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INSTALLING WINDOWS HOME SERVER RRS feed

  • Question

  •  

    HI EVERYONE:

     

    THIS IS MY CASE, I BOUGTH 3 WEEKS AGO AN ORIGINAL OEM WINDOWS HOME SERVER SOFTWARE WITH THE INTENTION TO BE INSTALLED IN MY HOME PC WITH THE NEXT CHARACTERISTICS:

    DELL DIMENSION 9100

    PROCESSOR: PENTIUM 4 AT 3GHz WITH 1GB RAM

    HARD DRIVE : INTEL 80GB  SATA 3.0Gb, SERIAL ATA

    OS: WINDOWS XP (SPANISH)

     

    I HAVE TRYED TO INSTALL THE WHS AND WHEN WHS SETUP REBOOT MY PC IT'S DISPLAYED A BLUE SCREEN WITH THE ERROR 0x0000007B(0xF789EA94,0x0000034,0x00000000,........), AND ALSO SUGGEST THE NEXT:

    CHECK ERRORS IN HARD DRIVE: DISCARD(ALREADY DONE NO ERRORS)

    UNINSTALL NEW HARDWARE: DISCARD (ALREADY DONE) 

    CHECK ANTIVIRUS: DISCARD (ALREADY DONE)

     

    THEN I REBOOT MANUALLY THE SYSTEM AND PRESS F6, AND I CAN SEE THAT THE HAR DIRVE IS NOT RECOGNIZED THEN I LOAD THE ASKED FILE "TXTSETUP.OEM" AND THEN ASK FOR THE iaStor, iaahci FILES, I LOAD THEM AND FINALLY  RECOGNIZES MY HARD DRIVE CONFIGURATION AND THE SYSTEM IS AUTOMATICALLY REBOOTED BUT THE RESULT IS THE SAME BLUE SCREEN WITH THE SAME ERROR DISPLAYED. I HAVE DONE THIS OVER AND OVER AGAIN AND I HAVE FAILED EVERY TIME WITH THE SAME ERROR.

     

    THE WHS SOFTWARE IS ON ENGLISH AND MY OS IS IN SPANISH, ¿DOYOU THINK THAT THIS IS THE CAUSE BECAUSE I CAN'T INSTALL IT?, I THINK THAT THE PROBABLY IS LOW BECAUSE DURING THE WHS SETUP THE HARD DRIVE IS TOTALLY CLEANED (FORMATED).

     

    OR ¿DO YOU THINK THAT IS A HARDWARE INCOPATIBILITY?

     

    THIS SITUATION IS DRIVING ME CRAZY ALL THIS WEEK. I HOPE SOME ONE COULD HELP ME.

     

    GREETINGS.

     

    Saturday, February 2, 2008 5:51 PM

Answers

  • Hi, Welcome to the forum.

    First, using an 80Gb hard drive is the absolute minimum that WHS will install on, if you check through the forums, you really need a LOT larger hard drive. Microsoft recommend using your largest available drive at the time of building.

    As you need to install drivers for your SATA drive, you need to install them twice. Once at the beginning, while the server 2003 portion is being installed, and then again when WHS is being installed. This second time, is via the F6 key which you will have to be 'quick' to catch - you may need to keep pressing it.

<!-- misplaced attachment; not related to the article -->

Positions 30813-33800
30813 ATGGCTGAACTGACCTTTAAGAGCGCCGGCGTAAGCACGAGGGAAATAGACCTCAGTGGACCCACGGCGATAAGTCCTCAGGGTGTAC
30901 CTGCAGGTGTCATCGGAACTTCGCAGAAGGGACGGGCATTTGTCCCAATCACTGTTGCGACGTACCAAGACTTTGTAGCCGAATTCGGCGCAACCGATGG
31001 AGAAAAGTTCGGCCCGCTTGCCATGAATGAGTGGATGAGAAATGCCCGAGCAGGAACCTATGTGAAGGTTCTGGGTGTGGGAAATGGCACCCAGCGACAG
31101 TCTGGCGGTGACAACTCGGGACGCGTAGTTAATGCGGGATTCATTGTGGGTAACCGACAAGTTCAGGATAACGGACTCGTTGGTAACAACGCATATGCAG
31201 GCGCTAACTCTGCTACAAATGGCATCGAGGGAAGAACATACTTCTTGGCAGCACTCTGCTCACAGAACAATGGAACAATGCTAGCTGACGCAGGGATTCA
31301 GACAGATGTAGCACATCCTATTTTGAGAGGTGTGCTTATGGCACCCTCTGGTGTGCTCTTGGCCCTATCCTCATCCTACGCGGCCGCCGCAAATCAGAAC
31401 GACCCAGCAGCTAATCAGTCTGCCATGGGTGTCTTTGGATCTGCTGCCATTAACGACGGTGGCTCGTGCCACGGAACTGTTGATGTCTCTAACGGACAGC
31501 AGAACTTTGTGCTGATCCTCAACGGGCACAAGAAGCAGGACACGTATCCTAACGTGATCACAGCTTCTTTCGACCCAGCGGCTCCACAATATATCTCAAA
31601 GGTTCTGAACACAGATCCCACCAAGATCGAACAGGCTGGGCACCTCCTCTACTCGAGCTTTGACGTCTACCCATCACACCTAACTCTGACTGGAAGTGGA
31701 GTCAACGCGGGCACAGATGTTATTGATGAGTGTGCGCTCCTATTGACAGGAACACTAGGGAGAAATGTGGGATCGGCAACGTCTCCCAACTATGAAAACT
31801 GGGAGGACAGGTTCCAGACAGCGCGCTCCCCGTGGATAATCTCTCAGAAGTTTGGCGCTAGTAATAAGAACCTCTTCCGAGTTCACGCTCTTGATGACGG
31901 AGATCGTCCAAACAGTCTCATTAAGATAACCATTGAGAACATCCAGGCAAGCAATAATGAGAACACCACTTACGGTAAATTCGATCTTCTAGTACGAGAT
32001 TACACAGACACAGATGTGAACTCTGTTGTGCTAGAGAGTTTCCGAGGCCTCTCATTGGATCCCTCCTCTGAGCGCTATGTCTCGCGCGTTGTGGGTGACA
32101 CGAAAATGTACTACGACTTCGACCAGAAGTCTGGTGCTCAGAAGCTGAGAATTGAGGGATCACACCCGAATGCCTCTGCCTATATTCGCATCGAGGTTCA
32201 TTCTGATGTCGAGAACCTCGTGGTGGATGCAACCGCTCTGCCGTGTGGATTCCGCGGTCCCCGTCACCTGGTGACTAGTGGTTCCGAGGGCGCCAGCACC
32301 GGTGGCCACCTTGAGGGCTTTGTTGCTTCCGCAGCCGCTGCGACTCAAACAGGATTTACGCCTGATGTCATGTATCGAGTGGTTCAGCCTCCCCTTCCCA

Finally, you need to keep the DVD in the drive, right through until the end and WHS has started, don't remove it at any point.

     

    Colin

     

    Saturday, February 2, 2008 6:16 PM
  • Colin, the two driver installation points are:
    1. During the initial graphical setup phase, while setup is gathering information about the system and how it's to be (re)installed. This is the first phase after initially booting with the DVD in place.
    2. After the first reboot (post-1. above), in Windows Server 2003 text mode setup. This second driver load is the "Press F6" prompt.
    That said, The OP should make sure that he's using the correct drivers for his hardware (Windows Server 2003 if available, otherwise try XP), and that he leaves the DVD in place during all of setup, right through to the Windows Home Server Welcome screen at the end. If he removes the DVD (for example to load drivers off of CD) he should replace it before proceeding.

    That's if he's determined to use AHCI drivers. Better would be to simply set his BIOS to use IDE mode for his SATA ports. In that configuration, he will sacrifice a tiny bit of performance (that he wouldn't see in the real world anyway) and would not ned to load any drivers. This is the recommended solution for most people.
    Sunday, February 3, 2008 3:33 PM
    Moderator

All replies

  • Hi, Welcome to the forum.

    First, using an 80Gb hard drive is the absolute minimum that WHS will install on, if you check through the forums, you really need a LOT larger hard drive. Microsoft recommend using your largest available drive at the time of building.

    As you need to install drivers for your SATA drive, you need to install them twice. Once at the beginning, while the server 2003 portion is being installed, and then again when WHS is being installed. This second time, is via the F6 key which you will have to be 'quick' to catch - you may need to keep pressing it.

    Finally, you need to keep the DVD in the drive, right through until the end and WHS has started, don't remove it at any point.

     

    Colin

     

    Saturday, February 2, 2008 6:16 PM
  • Colin, the two driver installation points are:
    1. During the initial graphical setup phase, while setup is gathering information about the system and how it's to be (re)installed. This is the first phase after initially booting with the DVD in place.
    2. After the first reboot (post-1. above), in Windows Server 2003 text mode setup. This second driver load is the "Press F6" prompt.
    That said, The OP should make sure that he's using the correct drivers for his hardware (Windows Server 2003 if available, otherwise try XP), and that he leaves the DVD in place during all of setup, right through to the Windows Home Server Welcome screen at the end. If he removes the DVD (for example to load drivers off of CD) he should replace it before proceeding.